Coordinates: 38°52′59″N 77°0′59″W / 38.88306°N 77.01639°W / 38.88306; -77.01639
|National Aeronautics and Space Administration|
Motto: For the Benefit of All
|Formed||July 29, 1958 (1958-07-29) (54 years ago)|
|Preceding Agency||NACA (1915–1958)|
|Jurisdiction||United States government|
38°52′59″N 77°0′59″W / 38.88306°N 77.01639°W / 38.88306; -77.01639
|Annual budget||US$17.8 billion (FY 2012)
See also NASA Budget
|Agency executives||Charles Bolden, administrator
Lori Garver, deputy administrator
The National Aeronautics and Space Administration (NASA) is the agency of the United States government that is responsible for the nation's civilian space program and for aeronautics and aerospace research. Since February 2006, NASA's mission statement has been to "pioneer the future in space exploration, scientific discovery and aeronautics research." On September 14, 2011, NASA announced that it had selected the design of a new Space Launch System that it said would take the agency's astronauts farther into space than ever before and provide the cornerstone for future human space exploration efforts by the U.S.
NASA was established by the National Aeronautics and Space Act on July 29, 1958, replacing its predecessor, the National Advisory Committee for Aeronautics (NACA). The agency became operational on October 1, 1958. U.S. space exploration efforts have since been led by NASA, including the Apollo moon-landing missions, the Skylab space station, and later the Space Shuttle. Currently, NASA is supporting the International Space Station and is overseeing the development of the Orion Multi-Purpose Crew Vehicle and Commercial Crew vehicles. The agency is also responsible for the Launch Services Program (LSP) which provides oversight of launch operations and countdown management for unmanned NASA launches.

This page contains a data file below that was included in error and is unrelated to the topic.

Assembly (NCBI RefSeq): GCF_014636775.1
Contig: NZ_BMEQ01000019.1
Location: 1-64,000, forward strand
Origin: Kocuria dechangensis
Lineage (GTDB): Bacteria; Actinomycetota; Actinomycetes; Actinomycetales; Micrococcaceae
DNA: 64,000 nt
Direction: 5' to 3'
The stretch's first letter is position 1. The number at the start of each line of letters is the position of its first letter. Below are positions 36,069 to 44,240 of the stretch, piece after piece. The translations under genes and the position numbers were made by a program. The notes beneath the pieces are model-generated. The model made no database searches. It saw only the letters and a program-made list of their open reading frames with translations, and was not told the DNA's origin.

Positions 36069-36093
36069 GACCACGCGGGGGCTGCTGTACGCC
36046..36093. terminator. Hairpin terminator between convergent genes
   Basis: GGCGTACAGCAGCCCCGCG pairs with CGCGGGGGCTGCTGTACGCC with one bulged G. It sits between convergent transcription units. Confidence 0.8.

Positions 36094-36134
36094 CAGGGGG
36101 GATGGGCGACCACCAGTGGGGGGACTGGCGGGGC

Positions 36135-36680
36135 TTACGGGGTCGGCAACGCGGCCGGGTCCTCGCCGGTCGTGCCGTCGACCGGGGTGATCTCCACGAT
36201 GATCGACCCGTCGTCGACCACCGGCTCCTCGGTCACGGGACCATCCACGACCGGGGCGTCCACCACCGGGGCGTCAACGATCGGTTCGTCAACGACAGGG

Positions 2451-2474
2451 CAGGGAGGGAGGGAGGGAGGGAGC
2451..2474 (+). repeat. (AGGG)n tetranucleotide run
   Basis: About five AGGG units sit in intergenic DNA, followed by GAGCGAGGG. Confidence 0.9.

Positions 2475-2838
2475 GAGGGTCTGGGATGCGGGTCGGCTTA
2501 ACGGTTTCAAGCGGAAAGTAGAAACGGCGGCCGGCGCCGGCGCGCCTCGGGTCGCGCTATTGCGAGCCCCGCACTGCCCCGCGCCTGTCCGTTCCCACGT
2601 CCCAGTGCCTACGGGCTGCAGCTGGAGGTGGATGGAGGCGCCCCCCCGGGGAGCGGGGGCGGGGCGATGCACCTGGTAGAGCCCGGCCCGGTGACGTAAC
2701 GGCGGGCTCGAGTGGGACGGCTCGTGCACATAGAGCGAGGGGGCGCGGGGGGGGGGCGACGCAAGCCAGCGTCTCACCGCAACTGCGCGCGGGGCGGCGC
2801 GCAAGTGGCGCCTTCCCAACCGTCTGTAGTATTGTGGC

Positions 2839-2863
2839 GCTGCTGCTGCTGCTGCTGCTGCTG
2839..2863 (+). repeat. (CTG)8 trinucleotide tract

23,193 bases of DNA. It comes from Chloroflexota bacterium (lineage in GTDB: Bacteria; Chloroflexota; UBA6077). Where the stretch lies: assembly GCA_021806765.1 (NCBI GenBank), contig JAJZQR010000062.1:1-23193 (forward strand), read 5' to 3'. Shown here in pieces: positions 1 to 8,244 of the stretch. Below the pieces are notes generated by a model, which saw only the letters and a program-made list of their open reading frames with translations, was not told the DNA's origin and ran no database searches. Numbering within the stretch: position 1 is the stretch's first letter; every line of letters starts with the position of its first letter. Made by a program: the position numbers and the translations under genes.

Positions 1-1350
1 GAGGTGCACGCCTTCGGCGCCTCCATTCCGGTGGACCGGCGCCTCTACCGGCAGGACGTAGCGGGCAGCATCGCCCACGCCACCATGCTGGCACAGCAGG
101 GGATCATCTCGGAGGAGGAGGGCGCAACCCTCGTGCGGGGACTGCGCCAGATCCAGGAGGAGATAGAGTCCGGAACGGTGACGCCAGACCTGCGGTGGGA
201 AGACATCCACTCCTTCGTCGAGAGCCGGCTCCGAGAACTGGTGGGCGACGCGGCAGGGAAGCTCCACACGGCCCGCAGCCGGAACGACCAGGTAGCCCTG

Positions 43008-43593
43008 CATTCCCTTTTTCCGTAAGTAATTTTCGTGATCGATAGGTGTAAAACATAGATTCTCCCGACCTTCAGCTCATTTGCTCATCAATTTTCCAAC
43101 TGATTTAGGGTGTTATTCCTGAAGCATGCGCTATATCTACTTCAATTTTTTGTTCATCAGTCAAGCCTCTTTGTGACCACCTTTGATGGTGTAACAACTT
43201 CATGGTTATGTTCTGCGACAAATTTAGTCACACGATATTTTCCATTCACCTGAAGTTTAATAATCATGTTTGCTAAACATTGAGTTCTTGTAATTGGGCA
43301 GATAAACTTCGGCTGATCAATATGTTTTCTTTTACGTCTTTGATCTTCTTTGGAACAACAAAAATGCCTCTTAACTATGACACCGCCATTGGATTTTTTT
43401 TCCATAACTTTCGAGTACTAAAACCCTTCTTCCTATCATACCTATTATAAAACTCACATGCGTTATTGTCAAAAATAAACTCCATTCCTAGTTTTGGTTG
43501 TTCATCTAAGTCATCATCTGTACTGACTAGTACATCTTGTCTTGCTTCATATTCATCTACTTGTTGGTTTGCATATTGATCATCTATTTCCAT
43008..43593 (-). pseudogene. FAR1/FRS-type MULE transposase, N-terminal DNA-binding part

NASA science is focused on better understanding Earth through the Earth Observing System, advancing heliophysics through the efforts of the Science Mission Directorate's Heliophysics Research Program, exploring bodies throughout the Solar System with advanced robotic missions such as New Horizons, and researching astrophysics topics, such as the Big Bang, through the Great Observatories and associated programs. NASA shares data with various national and international organizations such as from the Greenhouse Gases Observing Satellite.
Other articles related to "nasa":
... NASA FACTS is a collection of NASA's science series which is intended as an "easy-to-understand explanations of scientific phenomena involved in ... The NASA FACTS Science Series was published frequently at irregular intervals, each presenting "an analysis of a particular subject within program ...
... On January 18, 2006 NASA announced an opportunity for commercial providers to demonstrate orbital transportation services ... NASA plans to spend $500 million through 2010 to finance development of private sector capability to transport payloads to the International Space Station (ISS) ... NASA Administrator Michael D ...
... They are available in English from NASA as follows Rynin, N.A ... NASA and NSF, 1970-71 ... (NASA TT F-640, TT F-642 through TT F-648) (Holdings Vol ...
... NASA's budget has generally been approximately 1% of the federal budget from the early 1970s on, but briefly peaked to approximately 3.3% in 1966 during the Apollo program ... Recent public perception of the NASA budget has been shown to be significantly different from reality a 1997 poll indicated that Americans responded on ...
... and data allow for more rigorous peer review An article published by a team of NASA astrobiologists in 2010 in Science reported a new bacterium known as GFAJ-1 that was purported to ... This finding, along with NASA's claim that the paper "will impact the search for evidence of extraterrestrial life", was roundly criticized within ... one of the most vocal critics of the NASA team's research, also submitted a draft of a research report of a study that she and colleagues conducted which contradicted the NASA team's findings in arXiv ...
Famous quotes containing the word nasa:
“If we did not have such a thing as an airplane today, we would probably create something the size of NASA to make one.”
—H. Ross Perot (b. 1930)